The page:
Medical Center researchers have successfully reduced the symptoms and slowed the progression of Huntington’s disease by replacing sick mouse glia cells with healthy human cells. The findings could ultimately point to a new method to treat the disease.
Wilmot Cancer Institute discovered something simple and inexpensive to reduce pain and tingling in hands and feet due to chemotherapy—exercise.
Neurology professor Gretchen Birbeck has provided care for more than 3,000 patients with seizure disorders in Africa during two decades of work there.
Until now, it was thought the cracks on icy moons such as Pluto’s Charon were the result of processes like plate tectonics. But new computer models suggest that the pull exerted by another object might have been the cause.
David Dean has received an NIH grant explore a novel method of gene therapy delivery that could greatly benefit patients with acute respiratory distress syndrome, a condition that affects about 150,000 people each year.
Student-athletes who get a concussion often return to school within a week but still have significant problems in the classroom and cannot perform at a normal academic level, according to a new Medical Center study.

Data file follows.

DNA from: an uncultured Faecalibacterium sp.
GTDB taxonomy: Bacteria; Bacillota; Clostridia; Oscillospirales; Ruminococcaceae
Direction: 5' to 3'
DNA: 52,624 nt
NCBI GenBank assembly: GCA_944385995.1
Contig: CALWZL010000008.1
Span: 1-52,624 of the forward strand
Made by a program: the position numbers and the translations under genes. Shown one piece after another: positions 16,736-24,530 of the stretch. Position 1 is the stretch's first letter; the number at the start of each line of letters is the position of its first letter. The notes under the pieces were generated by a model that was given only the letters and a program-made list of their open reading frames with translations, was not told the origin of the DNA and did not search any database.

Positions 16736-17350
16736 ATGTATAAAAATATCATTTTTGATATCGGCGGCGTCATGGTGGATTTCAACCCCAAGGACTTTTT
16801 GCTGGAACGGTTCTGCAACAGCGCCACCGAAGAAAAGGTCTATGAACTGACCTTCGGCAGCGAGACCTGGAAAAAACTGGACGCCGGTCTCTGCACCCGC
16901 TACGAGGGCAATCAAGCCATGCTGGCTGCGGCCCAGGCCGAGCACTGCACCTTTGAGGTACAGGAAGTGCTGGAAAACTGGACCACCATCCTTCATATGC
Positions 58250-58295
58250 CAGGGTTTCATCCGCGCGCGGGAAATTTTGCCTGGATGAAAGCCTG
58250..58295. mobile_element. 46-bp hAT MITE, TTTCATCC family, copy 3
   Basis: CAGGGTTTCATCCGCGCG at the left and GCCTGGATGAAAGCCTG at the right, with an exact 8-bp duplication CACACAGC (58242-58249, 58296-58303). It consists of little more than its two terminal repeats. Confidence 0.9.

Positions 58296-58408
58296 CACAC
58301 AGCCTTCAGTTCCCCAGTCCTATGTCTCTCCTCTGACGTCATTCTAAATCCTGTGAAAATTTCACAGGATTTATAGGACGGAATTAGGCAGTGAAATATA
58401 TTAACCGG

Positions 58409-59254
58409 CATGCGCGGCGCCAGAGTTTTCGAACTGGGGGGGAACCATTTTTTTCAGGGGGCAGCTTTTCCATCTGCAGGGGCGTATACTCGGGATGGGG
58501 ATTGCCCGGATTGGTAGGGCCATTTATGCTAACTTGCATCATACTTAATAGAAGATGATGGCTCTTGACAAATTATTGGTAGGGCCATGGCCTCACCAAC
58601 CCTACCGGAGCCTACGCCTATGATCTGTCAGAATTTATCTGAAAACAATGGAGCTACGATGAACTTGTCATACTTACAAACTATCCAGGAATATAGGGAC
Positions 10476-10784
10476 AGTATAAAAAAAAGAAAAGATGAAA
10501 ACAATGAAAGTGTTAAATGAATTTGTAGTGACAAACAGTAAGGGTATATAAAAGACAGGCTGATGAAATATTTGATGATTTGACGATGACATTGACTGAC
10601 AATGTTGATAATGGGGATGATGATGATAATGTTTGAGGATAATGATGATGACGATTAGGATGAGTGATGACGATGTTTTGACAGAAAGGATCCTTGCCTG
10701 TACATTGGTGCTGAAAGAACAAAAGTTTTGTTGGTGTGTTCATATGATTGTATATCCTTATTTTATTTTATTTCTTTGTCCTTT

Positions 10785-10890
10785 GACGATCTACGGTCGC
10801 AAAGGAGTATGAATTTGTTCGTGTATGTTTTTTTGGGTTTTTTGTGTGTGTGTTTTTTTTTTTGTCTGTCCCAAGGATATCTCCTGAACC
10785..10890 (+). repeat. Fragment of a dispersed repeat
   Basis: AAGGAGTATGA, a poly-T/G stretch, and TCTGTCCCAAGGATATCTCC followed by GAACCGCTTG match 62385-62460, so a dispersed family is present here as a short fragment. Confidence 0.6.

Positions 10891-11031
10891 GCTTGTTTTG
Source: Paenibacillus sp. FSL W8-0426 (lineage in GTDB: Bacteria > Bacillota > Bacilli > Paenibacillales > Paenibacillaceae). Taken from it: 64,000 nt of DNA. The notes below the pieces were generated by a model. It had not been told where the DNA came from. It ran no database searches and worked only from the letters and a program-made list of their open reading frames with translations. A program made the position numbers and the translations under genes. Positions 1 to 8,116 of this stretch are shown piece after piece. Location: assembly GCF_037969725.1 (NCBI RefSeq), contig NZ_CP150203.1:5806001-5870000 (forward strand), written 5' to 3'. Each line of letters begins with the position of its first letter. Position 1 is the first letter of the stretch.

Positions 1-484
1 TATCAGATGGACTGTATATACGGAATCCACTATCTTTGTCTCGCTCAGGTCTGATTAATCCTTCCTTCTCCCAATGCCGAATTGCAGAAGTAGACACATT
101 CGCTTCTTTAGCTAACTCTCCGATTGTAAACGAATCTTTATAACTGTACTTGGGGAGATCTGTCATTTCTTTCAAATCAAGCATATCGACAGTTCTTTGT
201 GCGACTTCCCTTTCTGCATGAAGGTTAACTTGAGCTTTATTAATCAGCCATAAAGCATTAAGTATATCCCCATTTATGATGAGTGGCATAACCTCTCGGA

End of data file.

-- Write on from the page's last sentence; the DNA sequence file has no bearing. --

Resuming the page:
Using the same mathematical framework as the Rochester Cloak, researchers have been able to use flat screen displays to extend the range of angles that can be hidden from view. Their method lays out how cloaks of arbitrary shapes, that work from multiple viewpoints, may be practically realized in the near future using commercially available digital devices.
A new Medical Center study shows that repeated radiation therapy used to target tumors in the brain may not be as safe to healthy brain cells as previously assumed.
“There is increasing evidence that there is something fundamentally wrong with the way these patients hear, the way they feel things through their sense of touch, and in the way in which they see the environment,” says Medical Center neuroscientist and study author John Foxe.